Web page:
Motor driver

kinds of motor drivers

There are many kinds of motor drivers, each one specialized to drive its own type of motors:

• servo motor controller
• stepper motor controller
• DC motor controller ("brushed")
• AC motor controller ("brushless")
• BLDC motor controller ("brushless DC"), often called an "ESC"
• ... (todo: fill in the other kinds) ...

In all cases, we have an electric motor that has wires coming out of it. At any one instant, the motor controller connects each wire to either the Hi voltage on the + side of the battery, or to the Lo voltage on the - side of the battery, or neither. When we tell the motor controller to make the motor go "forwards" or "backwards" or "fast" or "slow", the motor controller changes which wire is connected to which end of the battery (or not connected at all). Some motor controllers switch the connections thousands of times per second in some modes.

A DC motor controller that is 'reversible' generally uses an 'H bridge'. This 'H-bridge' uses four output drivers in a configuration that resembles an H where the load is the cross bar in the middle. The lines on either side of the load (the downward strokes in the H) represent a series connection of a pull-up driver and a pull-down driver. This allows each terminal of the load to be connected to either the positive supply rail, or the negative supply rail. This allows a positive, negative or zero voltage difference across the load. This load voltage is then utilized to provide the desired control required of the motor. The various combinations can give a 'forwards' torque on a DC motor, a 'backwards' torque on the same motor, can allow the motor to free-wheel (without any applied torque) or can provide a locking of the motor such that it resists any attempt to rotate it.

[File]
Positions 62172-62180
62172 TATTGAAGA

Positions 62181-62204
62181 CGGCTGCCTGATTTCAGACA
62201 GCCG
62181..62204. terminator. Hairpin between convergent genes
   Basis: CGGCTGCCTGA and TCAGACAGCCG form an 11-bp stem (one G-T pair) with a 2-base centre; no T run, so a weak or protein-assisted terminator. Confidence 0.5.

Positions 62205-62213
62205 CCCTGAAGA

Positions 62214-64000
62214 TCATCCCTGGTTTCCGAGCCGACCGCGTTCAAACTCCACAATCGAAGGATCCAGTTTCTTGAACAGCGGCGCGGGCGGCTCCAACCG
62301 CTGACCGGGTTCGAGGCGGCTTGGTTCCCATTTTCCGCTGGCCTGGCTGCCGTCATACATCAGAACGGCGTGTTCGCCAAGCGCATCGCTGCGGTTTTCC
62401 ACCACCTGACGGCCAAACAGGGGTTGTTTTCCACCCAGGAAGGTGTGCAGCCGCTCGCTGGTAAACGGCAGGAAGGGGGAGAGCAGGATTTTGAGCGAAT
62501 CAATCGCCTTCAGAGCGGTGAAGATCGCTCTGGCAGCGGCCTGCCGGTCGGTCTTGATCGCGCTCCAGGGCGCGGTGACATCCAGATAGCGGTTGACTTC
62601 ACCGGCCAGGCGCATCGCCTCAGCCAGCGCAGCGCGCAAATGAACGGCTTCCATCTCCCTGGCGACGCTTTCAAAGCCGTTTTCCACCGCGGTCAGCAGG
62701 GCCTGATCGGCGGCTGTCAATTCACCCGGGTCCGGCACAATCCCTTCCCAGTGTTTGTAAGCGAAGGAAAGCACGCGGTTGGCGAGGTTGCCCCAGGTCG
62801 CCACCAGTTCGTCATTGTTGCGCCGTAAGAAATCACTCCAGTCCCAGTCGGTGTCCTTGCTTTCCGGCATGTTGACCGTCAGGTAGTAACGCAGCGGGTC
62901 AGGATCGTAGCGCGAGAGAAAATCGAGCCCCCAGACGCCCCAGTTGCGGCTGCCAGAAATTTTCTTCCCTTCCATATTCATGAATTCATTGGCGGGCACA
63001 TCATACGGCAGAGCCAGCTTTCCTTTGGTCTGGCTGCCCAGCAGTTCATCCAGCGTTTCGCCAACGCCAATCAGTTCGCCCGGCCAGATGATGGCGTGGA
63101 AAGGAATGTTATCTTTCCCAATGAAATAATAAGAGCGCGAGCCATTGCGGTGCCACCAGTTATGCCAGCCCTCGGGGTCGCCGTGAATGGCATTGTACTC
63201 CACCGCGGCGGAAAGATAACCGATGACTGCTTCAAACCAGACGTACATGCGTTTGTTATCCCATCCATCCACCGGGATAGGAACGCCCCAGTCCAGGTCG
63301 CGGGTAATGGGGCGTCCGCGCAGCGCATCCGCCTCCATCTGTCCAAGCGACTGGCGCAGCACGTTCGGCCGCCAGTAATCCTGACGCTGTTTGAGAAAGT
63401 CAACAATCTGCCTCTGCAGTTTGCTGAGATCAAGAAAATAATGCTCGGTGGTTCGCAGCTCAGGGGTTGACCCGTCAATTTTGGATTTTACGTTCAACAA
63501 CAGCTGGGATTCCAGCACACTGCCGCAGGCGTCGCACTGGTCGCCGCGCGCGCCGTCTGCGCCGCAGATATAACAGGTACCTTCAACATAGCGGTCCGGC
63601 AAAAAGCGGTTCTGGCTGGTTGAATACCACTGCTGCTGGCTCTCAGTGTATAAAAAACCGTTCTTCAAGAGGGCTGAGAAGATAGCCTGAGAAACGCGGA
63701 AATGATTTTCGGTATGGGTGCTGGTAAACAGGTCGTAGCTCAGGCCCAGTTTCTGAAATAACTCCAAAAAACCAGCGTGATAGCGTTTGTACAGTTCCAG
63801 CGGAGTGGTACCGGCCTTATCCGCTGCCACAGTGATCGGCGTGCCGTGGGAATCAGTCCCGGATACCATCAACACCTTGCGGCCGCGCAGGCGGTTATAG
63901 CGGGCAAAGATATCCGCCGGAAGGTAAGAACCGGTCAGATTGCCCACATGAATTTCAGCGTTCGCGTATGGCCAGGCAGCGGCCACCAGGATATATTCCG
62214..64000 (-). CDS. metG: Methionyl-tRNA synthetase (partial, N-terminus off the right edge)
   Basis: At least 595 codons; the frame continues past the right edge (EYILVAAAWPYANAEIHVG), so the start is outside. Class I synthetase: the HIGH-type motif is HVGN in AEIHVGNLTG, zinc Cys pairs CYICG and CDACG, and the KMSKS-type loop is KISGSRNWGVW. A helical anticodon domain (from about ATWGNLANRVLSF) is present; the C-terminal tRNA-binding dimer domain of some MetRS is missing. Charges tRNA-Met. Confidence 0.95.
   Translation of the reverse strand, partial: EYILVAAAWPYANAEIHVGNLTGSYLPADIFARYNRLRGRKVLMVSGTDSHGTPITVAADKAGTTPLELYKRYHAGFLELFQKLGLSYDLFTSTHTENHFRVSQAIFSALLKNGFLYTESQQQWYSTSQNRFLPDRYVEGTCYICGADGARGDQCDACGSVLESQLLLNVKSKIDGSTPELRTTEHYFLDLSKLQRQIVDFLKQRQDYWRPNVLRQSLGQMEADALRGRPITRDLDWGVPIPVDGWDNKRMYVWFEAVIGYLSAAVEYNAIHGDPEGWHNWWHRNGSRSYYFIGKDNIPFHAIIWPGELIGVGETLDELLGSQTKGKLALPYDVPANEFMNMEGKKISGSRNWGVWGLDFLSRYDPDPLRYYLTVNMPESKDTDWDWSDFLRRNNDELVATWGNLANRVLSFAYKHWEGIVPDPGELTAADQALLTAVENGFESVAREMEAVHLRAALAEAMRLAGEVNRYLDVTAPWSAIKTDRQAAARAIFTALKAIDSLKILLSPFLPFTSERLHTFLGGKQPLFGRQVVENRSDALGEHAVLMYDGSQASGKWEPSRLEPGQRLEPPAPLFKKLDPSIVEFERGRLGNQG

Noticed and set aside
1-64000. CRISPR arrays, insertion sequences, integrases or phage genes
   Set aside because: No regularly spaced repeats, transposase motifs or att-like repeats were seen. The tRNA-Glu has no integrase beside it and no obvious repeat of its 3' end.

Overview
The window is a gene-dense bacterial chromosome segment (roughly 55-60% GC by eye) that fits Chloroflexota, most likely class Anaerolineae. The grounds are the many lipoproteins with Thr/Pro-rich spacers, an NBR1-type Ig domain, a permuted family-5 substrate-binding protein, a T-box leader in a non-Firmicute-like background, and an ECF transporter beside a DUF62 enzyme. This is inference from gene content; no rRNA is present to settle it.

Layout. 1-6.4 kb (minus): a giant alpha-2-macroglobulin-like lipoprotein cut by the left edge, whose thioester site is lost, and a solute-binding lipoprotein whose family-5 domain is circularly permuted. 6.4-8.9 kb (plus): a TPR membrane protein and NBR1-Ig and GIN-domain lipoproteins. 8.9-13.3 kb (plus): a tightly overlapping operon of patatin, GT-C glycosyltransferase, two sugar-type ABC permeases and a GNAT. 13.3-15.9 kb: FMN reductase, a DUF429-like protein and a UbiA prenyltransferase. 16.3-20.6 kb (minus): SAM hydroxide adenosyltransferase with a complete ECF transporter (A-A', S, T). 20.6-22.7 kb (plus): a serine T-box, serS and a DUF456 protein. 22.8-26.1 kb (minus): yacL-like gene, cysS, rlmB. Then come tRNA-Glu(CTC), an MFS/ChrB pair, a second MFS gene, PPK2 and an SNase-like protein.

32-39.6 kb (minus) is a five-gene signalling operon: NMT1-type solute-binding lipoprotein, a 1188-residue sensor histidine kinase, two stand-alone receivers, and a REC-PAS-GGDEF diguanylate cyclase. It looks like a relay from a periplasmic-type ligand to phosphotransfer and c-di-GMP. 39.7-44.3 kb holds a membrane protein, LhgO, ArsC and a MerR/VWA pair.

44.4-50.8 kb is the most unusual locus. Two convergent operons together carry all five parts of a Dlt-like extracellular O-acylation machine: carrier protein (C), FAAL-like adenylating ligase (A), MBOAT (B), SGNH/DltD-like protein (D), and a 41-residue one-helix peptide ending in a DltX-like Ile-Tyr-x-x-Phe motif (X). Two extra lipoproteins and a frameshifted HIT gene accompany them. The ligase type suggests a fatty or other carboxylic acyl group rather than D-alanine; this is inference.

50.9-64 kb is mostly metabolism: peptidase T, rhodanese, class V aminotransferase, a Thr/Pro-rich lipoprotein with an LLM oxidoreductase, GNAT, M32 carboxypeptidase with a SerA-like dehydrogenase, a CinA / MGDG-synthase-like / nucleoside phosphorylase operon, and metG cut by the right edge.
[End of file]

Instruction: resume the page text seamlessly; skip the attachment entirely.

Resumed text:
A single phase AC motor is generally driven in the same way as a DC motor, however instead of operating the motor drive as a constant DC voltage (in either the 'forward' or 'reverse' direction) the AC motor is driven by an approximation to a sinewave. This approximation is created using the H bridge and driving it with a PWM input such that both the positive and negative voltage periods are the same. This is normally achieved either using a sawtooth waveform compared against a sine wave reference, or is done using a lookup table in a microcontroller.

```      +Vhigh      +Vhigh
|           |
...-o[pFET   pFET]o-...
|           |
+--(motor)--+
|           |
...-|[nFET   nFET]|-...
|           |
GND         GND

H bridge built from 2 nFETs and 2 pFETs.
```
Push Pull Transistor Circuit: one half-bridge. (Fixme: show the flyback diodes, and convert to the more common MOSFET drive transistors ... also replace the resistive "load" with a (M) motor symbol.)

A similar method is used to drive multiphase (3-phase) AC motors, however instead of just using an H bridge, only a half H bridge is used per phase (3 half-bridges). Each phases half bridge is then driven in the same manner as for the single phase motor, with a phase difference between the phases as appropriate.